Disasters, Development, and Glacial Lake Control in Twentieth-Century Peru

  • Mark Carey
Part of the Advances in Global Change Research book series (AGLO, volume 31)

During the past 65 years, glacier melting in Peru's Cordillera Blanca mountain range has caused some of the world's most deadly glacial lake outburst floods and glacier avalanches. Since the onset of these catastrophes in 1941, various groups have understood glacier hazards in distinct ways. Scientists and engineers saw them as technical problems. Economic developers and government officials believed glacier hazards threatened vital hydroelectric, irrigation, and tourism projects. And local residents feared glaciers and glacial lakes, though they ranked natural disasters among other social, political, and economic risks. Despite these marked differences in defining glacier hazards, local residents, authorities, developers, and scientific experts generally sought the same solution to Cordillera Blanca glacier disasters: draining glacial lakes to avoid outburst floods. Thus, risk perception varied, but each group proposed similar strategies to prevent glacier disasters. This chapter also suggests that development interests can help reduce the risk of natural disasters for local people and that local, marginalized populations can influence their degree of vulnerability to natural disasters.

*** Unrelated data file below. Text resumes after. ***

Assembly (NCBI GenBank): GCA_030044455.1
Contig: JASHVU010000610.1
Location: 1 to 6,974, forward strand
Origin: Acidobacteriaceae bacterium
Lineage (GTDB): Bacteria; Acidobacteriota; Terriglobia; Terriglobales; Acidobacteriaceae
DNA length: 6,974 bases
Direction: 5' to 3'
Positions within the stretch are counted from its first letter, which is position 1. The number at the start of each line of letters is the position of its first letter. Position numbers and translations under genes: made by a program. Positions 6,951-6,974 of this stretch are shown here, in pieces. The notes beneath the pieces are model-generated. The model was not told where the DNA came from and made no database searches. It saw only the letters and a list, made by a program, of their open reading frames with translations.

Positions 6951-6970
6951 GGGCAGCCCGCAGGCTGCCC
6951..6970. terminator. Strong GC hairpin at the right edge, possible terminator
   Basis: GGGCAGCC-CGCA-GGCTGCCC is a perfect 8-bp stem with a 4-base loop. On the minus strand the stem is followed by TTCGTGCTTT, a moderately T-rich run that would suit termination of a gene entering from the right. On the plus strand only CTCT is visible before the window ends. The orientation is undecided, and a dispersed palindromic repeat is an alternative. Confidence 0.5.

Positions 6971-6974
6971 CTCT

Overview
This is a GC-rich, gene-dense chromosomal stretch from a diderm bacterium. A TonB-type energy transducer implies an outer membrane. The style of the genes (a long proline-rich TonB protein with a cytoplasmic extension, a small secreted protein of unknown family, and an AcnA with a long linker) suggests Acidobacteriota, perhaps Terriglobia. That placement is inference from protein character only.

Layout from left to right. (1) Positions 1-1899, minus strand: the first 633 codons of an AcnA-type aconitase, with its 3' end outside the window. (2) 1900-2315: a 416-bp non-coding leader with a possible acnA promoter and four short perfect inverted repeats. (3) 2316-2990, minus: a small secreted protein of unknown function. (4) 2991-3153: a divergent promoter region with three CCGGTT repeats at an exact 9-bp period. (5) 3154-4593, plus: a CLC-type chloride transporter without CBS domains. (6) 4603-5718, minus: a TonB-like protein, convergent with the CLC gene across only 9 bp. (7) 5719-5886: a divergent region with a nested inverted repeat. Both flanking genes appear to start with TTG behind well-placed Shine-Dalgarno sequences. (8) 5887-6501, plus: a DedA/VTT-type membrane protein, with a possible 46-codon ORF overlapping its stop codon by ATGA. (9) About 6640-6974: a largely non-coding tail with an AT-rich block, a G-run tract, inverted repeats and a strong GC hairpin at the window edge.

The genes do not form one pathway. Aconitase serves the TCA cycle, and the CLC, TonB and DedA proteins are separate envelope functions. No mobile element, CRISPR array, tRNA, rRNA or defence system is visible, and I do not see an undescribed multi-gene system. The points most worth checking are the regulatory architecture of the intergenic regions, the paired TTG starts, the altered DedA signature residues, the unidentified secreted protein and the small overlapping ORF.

glacier retreat natural disasters history risk Cordillera Blanca 


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Copyright information

© Springer 2008

Authors and Affiliations

  • Mark Carey
    • 1
  1. 1.Department of HistoryWashington and Lee UniversityUSA

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